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Tindalos last won the day on December 30 2018

Tindalos had the most liked content!

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About Tindalos


  • RPG Biography
    Longtime roleplayer, grew up with parents as players.
  • Current games
    HeroQuest: Glorantha
  • Blurb
    Fan of cthulhu and glorantha.

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  1. Yes, but I can understand the confusion. The guide mentions on 117 she dies after quarrelling with Harrek the Berserk, which given the earlier reference of King of Sartar, it's easy to understand why people may not have realised that KoS's events have changed, and that her quarrelling with Harrek and then dying are not as intimately linked as the phrase would suggest. It's like how the guide mentions she lit the Flame of Sartar, but there's no mention of that in RQ:G or the Sourcebook, except noting she's not done it yet, which leads to the question of exactly when she'll find time, given the previous date of her lighting it (KoS 212) is after her death.
  2. Since they're often said to be a chaotic parallel to the nymphs incarnations of fertility. I'd be tempted to handle succuboxen by starting with the Nymph statistics in the bestiary, swap their elemental rune for the Chaos Rune and add some Chaos Features. Their nightly assaults could be a form of spirit combat, taking place when discorporate, and since many of their children are incomplete creatures (such as vampires), they can command them like a dryad commands animals. Of course, most horrifyingly, if they don't have some way to detect Chaos, it would be easily to mistake the succubus for a regular nymph, and some may worship her without realising, especially if she possesses rune spells like Bless Pregnancy and Reproduce. By the time they realise those spells carry the taint of Chaos, it might be too late, and they'd be happy to accept other, more obvious Chaotic "blessings."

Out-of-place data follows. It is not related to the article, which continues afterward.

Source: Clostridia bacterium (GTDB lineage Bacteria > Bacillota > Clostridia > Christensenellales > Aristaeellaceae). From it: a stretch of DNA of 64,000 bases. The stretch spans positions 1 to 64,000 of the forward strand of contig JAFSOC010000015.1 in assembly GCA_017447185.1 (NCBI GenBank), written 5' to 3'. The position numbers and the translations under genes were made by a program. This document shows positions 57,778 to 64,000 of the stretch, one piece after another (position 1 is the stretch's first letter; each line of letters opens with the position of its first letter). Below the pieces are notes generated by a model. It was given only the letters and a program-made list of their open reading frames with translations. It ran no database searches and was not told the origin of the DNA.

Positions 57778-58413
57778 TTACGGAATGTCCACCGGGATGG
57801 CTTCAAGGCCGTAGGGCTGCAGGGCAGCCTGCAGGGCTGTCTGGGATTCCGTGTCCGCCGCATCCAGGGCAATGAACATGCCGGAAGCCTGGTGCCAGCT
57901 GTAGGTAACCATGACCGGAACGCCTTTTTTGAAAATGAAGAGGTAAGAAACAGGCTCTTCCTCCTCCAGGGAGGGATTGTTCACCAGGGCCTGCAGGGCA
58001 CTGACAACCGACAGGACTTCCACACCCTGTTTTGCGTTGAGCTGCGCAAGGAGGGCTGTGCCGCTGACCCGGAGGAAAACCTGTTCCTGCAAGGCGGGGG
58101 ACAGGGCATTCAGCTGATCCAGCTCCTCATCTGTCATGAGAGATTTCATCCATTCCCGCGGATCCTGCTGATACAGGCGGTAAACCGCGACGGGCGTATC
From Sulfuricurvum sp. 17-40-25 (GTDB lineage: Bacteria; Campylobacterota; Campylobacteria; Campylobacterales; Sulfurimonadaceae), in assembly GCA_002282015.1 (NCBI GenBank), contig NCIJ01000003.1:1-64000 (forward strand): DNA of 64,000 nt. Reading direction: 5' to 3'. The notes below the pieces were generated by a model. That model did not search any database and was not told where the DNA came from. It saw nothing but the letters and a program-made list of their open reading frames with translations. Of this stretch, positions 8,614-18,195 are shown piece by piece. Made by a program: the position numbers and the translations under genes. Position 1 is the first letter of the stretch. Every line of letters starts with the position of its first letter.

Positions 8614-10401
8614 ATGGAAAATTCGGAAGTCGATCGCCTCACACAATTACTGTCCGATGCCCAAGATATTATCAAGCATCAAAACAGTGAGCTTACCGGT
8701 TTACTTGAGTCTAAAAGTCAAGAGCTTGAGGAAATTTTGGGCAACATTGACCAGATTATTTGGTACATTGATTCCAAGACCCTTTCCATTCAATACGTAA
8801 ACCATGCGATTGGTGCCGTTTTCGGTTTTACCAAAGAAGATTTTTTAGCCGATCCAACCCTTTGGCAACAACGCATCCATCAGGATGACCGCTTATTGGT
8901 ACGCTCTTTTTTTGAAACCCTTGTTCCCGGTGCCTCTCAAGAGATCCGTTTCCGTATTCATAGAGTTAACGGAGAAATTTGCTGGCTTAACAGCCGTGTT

3. Given some wyters are "artificial psychic constructs" (RQ:G 286), I'd see Malkioni having no problems supporting such a thing. A wyter doesn't necessarily have to have theistic trappings. Hsunchen societies will have them as well, local genius loci or ancestors being obvious options. And even third age Seshnela is far from as non-henotheistic as their wizards would like, the warrior societies and likely the worker guilds as well would be easily seen as "pagan" to an outsider.
  4. I imagine the social cohesion would also crumble as well, as Malkioni societies aren't any different ruleswise. They guard more than just against physical threats after all, and the sundering of communal bonds is the inevitable fallout of a wyter's death. It's just that sorcerers don't have to necessarily view wyters with respect, just as they don't have to treat gods with them. "Yes, you're a vital piece of the cosmos and without you things wouldn't work. But on the other hand, I understand the laws of the cosmos, so I see no reason to worship you."
  5. I doubt the Malkioni see it as contractual or mutualist, just the nature of how things are. You wouldn't call a Lunar master/slave relationship as mutualist just because the master understands that the slave dies if you don't keep them fed. (Although the Lunar master might try to paint it that way...) Having to keep on replacing the wyter because they kept running out of POW would be really annoying for the wizard.